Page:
Manhattan, K-State area news updates


Two arrested in Junction City after SWAT raid
Following a SWAT team raid in Junction City Friday, two people were arrested on charges of aggravated battery.

Joshua Renell Dantzler, 28 of Junction City, and an unidentified 17-year-old were arrested. The Junction City/Geary Co. SWAT, as well as the Junction City police, executed a search warrant at 48 Riley Manor after two aggravated battery cases, which resulted in “substantial injuries,” were reported. A firearm was found inside the home.

Dantzler was taken to the Geary Co. Detention Center; the teen was taken to the Juvenile Detention Center.

Salina teen taken to hospital after ‘ice and salt challenge’
A Salina teenager was taken to the Salina Regional Health Center Sunday for treatment of frostbite on his arm after participating in a “salt and ice” challenge.

Zakree Lindsey, 15, was hanging out with a friend Saturday when they decided to participate in the challenge, which includes sprinkling salt on your arm, and placing ice on top. The winner of the challenge is whoever keeps the ice on the longest. Lindsey won the challenge, as he lasted seven minutes to his friend’s one minute.

Salt lowers the freezing temperature of water, which can pull heat out of surrounding tissue.

The Salina Journal reported that Lindsey received “second- or third-degree burns” on his arm, measuring 4 inches by 2 1/2 inches. This is the first case of burns caused by the challenge, according to the Salina Regional Health Center.

Riley County Courts decision reversed by Kansas Court of Appeals
A ruling by the Riley County Courts concerning a previous K-State employee was reversed by the Kansas Court of Appeals Friday. According to KMAN, Rachel Platt appealed the district court’s decision, which dismissed her claim of retaliation discharge against K-State; the court claimed she failed to exhaust administrative remedies available to her.

Platt, hired as a probationary employee in September 2011, complained of headaches and migraines due to the air quality in the office. The university found problems with the ventilation in her office and attempted to fix the problem.

In March 2012, shortly before her probationary period expired, K-State terminated Platt’s employment on the grounds of excessive absences. Platt later filed a lawsuit against the university on the grounds that she was wrongfully terminated in retaliation for having a potential claim under the Kansas Workers Compensation Act.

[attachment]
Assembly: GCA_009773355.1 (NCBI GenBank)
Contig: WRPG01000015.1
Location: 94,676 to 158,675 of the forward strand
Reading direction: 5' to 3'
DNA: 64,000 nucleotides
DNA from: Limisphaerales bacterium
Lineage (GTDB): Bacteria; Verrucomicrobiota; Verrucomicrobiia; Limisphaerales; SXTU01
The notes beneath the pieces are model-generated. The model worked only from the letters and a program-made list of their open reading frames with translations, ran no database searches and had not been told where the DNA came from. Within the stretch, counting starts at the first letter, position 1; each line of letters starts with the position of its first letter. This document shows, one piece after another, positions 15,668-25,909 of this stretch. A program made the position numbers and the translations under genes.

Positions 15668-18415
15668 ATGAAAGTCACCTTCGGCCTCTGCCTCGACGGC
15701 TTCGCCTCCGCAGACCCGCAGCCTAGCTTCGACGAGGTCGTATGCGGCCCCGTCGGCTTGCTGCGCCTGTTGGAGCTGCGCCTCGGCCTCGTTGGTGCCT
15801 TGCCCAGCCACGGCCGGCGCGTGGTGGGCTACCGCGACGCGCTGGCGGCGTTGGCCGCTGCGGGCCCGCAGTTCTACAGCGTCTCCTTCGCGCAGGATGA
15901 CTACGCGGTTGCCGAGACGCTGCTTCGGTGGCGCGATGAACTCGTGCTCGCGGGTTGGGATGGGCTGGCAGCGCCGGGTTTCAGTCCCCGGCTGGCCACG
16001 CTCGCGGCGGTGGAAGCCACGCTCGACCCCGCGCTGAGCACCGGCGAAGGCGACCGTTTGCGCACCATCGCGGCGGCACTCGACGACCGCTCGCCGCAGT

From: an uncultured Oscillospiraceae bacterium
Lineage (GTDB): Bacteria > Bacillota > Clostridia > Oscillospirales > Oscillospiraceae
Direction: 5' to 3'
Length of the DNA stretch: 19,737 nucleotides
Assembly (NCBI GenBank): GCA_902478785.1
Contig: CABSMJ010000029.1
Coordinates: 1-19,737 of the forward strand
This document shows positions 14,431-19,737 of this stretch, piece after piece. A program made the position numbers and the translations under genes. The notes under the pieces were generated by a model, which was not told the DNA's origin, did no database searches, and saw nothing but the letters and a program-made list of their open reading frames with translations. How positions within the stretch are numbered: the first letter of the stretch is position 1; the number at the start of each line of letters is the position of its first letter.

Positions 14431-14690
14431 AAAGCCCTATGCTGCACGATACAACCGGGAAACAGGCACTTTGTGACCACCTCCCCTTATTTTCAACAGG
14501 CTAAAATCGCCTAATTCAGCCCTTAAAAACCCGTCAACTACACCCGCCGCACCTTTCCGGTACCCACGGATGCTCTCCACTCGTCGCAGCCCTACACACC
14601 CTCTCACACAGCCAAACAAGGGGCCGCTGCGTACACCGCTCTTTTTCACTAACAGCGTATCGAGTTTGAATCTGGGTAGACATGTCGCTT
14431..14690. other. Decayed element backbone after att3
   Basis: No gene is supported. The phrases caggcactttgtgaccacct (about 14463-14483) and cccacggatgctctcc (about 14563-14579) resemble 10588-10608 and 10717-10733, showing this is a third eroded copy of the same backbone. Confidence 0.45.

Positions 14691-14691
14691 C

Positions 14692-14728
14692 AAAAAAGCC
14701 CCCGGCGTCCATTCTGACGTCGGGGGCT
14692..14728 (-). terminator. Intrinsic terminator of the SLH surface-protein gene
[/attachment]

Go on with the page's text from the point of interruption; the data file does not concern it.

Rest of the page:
The Kansas Court of Appeals reversed the decision, stating that Platt had “no administrative remedy with which to comply under state civil service or judicial review regulations,” according to KMAN. The Kansas Court of Appeals also reprimanded the lower court and directed that the action be reinstated.

6.0 magnitude earthquake hits Tokyo
The Japan Meterological Agency reported that a 6.0 magnitude earthquake hit Tokyo at 5:18 a.m. Monday morning. It was centered 160 kilometers under the seabed near the Izu Oshima island south of Tokyo.

It was the strongest shaking registered in Tokyo since March 2011, when the magnitude-9 earthquake and resulting tsunami left more than 18,500 people dead or missing.

The subway systems were stopped after the earthquake, leading to 10-minute delays. The nuclear power plants in the vicinity were also not damaged. No reports of any fatalities were available Sunday evening.

Sunday marked seventh anniversary of Greensburg tornado
Sunday, May 4 marked the seventh anniversary of the EF-5 tornado that tore through Greensburg, Kansas, killing 11 people and destroyed 95 percent of the town.

In 2000, before the tornado, the town’s population was 1,574. In 2010, after the tornado, that number had deceased to 777. During the rebuilding efforts, the city council passed a resolution to build all new structures to LEED-platinum standards, or “green,” the first town of its kind in the nation.

Much of the rebuilding is completed, and the community is now focusing on strengthening their economy, according to KSN. They currently have a business incubator and media center to help encourage people to start businesses and work in the community.

In the time since the tornado, Greensburg has served as a model for green rebuilding, as well as hosted recovery summits for communities who have experienced similar destruction from a natural disaster.

K-State alumnus’ staff reporter receives Pulitzer Prize
A reporter under Bill Buzenberg, 1969 K-State graduate, was awarded the Pulitzer Prize for Investigative Reporting. Buzenberg is the executive director of the Center for Public Integrity in Washington D.C. He served as the editor-in-chief of The Collegian in 1968, as well as opinion editor during this time. The Center for Public Integrity is a nonpartisan investigation news organization that works to reveal “abuses of power, corruption and betrayal of public trust by powerful public and private institutions, using the tools of investigative journalism.”

Buzenberg’s staff reporter, Chris Hamby, received his masters degree in journalism from the University of Missouri and bachelors degree in journalism from the University of Richmond. His award-winning work looked at how some doctors and lawyers rigged a system to deny benefits to coal minors with black lung disease.